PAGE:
Linn County auditor dares Iowa SOS to stop planned absentee ballot mailing

Linn County Auditor Joel Miller has notified the Iowa Secretary of State’s office that he plans to begin mailing absentee ballot request forms to all active registered voters in his jurisdiction on July 20. Contrary to guidance from the state’s elections director, forms will have voters’ names, birth dates, addresses, and personal identification numbers filled in.

“I AM TAKING ACTION TO ASSURE THAT ACCESS”

In a July 11 letter to Secretary of State Paul Pate’s legal counsel (enclosed in full below), Miller said that in light of the COVID-19 pandemic, election administrators “must do everything reasonably possible to assist voters’ participation in a safe manner.” He believes “absentee ballot request forms should be made readily available to the voters in my county, and I am taking action to assure that access.”

At least eighteen of Iowa’s 99 county auditors, including those in the state’s most populous counties, have announced plans for universal absentee ballot request form mailings this summer. However, only Miller and Johnson County Auditor Travis Weipert have said their offices will print individuals’ information including the voter PIN on the forms. The move should substantially reduce the number of forms that come back incomplete or with common errors such as the last four digits of a voter’s Social Security number where the PIN should be.

Here’s a blank absentee ballot request form, like the one Iowans can download from the Secretary of State’s website.

Here’s one of two sample forms Miller attached to his July 11 letter, with confidential information redacted.

Weipert confirmed to Bleeding Heartland on July 11 that Johnson County’s elections office will fill in the same fields on the absentee ballot request forms they will start sending to active registered voters later this month.

“UNLESS OTHERWISE DIRECTED BY A COURT”

State Elections Director Heidi Burhans warned county auditors on July 6, “The ID Number field can NOT be pre-populated because it is considered a confidential record” under Iowa’s open records law.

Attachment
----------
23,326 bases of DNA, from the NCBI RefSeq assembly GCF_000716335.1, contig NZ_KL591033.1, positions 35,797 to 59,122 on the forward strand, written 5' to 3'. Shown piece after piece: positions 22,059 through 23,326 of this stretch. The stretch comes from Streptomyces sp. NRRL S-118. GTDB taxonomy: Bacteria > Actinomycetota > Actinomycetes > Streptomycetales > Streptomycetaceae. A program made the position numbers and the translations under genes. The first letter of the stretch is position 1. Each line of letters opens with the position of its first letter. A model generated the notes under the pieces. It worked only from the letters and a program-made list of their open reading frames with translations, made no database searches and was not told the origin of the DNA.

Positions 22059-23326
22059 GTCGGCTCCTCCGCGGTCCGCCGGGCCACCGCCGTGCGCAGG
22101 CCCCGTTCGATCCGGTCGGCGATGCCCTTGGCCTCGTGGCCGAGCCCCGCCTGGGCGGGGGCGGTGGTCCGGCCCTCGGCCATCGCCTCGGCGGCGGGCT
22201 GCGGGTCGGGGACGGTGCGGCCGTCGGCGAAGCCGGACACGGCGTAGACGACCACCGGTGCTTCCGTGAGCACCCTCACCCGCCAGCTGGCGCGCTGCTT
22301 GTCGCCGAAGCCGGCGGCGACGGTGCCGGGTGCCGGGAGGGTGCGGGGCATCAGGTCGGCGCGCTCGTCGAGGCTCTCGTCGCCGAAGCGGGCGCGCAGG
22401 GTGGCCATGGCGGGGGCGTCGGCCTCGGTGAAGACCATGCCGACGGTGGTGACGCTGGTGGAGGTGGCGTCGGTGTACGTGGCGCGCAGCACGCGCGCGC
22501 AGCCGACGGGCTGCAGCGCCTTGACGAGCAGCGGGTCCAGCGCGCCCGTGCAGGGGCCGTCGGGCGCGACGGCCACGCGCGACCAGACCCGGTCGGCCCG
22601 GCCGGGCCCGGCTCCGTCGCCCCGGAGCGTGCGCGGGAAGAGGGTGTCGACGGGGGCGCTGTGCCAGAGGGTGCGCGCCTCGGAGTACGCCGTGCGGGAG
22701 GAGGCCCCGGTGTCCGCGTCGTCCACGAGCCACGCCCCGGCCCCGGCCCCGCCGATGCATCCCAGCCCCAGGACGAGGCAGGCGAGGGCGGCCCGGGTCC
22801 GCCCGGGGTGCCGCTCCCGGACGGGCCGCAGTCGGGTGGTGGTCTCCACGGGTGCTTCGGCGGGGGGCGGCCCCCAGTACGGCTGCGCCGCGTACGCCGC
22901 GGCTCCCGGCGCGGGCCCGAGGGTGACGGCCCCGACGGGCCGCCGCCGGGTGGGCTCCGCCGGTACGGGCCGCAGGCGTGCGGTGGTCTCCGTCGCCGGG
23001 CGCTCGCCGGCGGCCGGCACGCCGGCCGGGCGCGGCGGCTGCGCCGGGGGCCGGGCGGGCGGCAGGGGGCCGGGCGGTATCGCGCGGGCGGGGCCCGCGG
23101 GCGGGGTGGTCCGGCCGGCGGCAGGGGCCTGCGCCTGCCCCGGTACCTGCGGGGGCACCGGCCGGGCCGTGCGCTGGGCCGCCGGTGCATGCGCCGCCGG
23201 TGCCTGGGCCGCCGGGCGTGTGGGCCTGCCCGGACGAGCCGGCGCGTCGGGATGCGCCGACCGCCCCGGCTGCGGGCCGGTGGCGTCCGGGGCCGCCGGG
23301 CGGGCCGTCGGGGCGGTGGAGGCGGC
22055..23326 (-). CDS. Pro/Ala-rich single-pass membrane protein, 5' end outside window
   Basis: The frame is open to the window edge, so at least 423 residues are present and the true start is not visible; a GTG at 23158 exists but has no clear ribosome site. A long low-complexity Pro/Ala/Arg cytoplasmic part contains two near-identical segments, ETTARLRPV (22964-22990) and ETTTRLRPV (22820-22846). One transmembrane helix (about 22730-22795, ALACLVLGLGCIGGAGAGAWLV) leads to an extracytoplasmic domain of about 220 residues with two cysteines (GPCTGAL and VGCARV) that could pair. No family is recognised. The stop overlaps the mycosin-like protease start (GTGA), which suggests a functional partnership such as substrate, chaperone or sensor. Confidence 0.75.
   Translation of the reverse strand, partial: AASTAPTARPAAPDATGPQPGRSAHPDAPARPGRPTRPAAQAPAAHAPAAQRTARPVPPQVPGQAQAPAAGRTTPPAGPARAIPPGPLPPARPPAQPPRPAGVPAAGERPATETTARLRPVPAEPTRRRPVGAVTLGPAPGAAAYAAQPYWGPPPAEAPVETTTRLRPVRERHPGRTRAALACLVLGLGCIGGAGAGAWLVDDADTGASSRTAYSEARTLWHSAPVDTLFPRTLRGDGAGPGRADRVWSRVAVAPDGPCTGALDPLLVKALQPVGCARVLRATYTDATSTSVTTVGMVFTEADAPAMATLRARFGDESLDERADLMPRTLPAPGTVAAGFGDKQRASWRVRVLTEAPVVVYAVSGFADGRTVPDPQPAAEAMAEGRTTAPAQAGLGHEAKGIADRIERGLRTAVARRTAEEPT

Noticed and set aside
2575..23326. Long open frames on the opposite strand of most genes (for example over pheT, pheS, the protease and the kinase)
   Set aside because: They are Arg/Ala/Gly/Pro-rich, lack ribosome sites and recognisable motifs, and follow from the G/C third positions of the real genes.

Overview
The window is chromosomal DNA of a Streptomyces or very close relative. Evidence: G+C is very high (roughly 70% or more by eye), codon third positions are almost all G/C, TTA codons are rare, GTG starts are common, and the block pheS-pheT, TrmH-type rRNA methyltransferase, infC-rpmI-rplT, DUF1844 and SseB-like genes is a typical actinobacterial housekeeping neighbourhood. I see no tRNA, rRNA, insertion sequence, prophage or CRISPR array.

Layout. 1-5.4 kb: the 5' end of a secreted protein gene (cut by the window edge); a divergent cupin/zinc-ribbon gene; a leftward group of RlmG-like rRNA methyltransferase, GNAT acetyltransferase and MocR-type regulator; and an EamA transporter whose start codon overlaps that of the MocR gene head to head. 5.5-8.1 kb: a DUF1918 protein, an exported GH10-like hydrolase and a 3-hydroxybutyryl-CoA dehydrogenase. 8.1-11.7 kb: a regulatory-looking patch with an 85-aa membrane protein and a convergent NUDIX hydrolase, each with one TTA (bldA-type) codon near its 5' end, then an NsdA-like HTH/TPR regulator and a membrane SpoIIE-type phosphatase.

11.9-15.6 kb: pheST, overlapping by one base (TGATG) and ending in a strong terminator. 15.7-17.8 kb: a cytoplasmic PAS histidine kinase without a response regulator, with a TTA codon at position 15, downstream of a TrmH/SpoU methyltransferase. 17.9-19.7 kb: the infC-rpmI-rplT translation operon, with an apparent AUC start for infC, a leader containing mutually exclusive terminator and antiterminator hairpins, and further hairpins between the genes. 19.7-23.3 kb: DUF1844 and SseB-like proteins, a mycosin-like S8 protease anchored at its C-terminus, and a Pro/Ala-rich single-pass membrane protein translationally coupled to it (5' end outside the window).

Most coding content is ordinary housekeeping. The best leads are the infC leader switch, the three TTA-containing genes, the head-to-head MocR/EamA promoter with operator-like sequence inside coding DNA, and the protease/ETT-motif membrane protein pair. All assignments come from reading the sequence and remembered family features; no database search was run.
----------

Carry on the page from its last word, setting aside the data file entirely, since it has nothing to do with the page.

Miller emphasized in his letter to the Secretary of State’s office that he disagrees with Burhans’ legal analysis and is pursuing his own path. “Linn County’s voters are expecting my office to mail them prefilled ABRFs including their Four-digit PIN so that they might proceed promptly in requesting absentee ballots.”

He then made clear that state officials will need to go to court to stop him.

The basis for any objection to me assisting active registered voters in the manner described is not clear. However, to the extent that there is a genuine difference of opinion grounded in public records law, I know that Iowa law provides prompt access to the Iowa District Court to address such objections.

To that end, please know of my intent (unless otherwise directed by a Court exercising jurisdiction over this matter) to start delivering prefilled ABRFs (mailed in the manner described herein) to the USPS [U.S. Postal Service] on 20 July 2020.

The COVID-19 pandemic has significantly delayed many Iowa court proceedings, but judges can preside over hearings telephonically. There is precedent for Iowa courts to expedite election-related litigation.

WILL PAUL PATE SUE TO STOP LINN COUNTY’S MAILING?

Miller made his challenge known by forwarding his letter to journalists and publishing it on his own blog under the headline, “Linn County Auditor puts Iowa Secretary of State on notice.” He’s obviously not worried about any publicity his conflict with state officials may receive.

The Secretary of State’s office did not immediately reply to questions about Miller’s letter and possible legal action. That’s not surprising, since Pate’s staff have not responded to any of Bleeding Heartland’s inquiries for months.

Pate deservedly received wide acclaim for extending Iowa’s early voting period and mailing absentee ballot request forms to all registered voters before the 2020 primary. His actions contributed to record-breaking turnout, but also angered some Republican legislators, who quickly moved to constrain his emergency powers.

The secretary of state refrained from public comment as the Iowa Senate and House considered different versions of that bill. Lawmakers eventually agreed to force Pate to seek permission from the Legislative Council for any emergency decisions to alter election procedures.

I see little upside for Pate in going to court. His legal counsel’s interpretation of relevant law is weak, and his election director’s guidance to county auditors misrepresented the code section. The open records law restricts what custodians of voter registration files can release to the public but does not forbid auditors from sending voters their own personal information, such as a PIN. Before the 2012 and 2016 general elections, Miller mailed cards to all Linn County voters with their registration details and polling place location.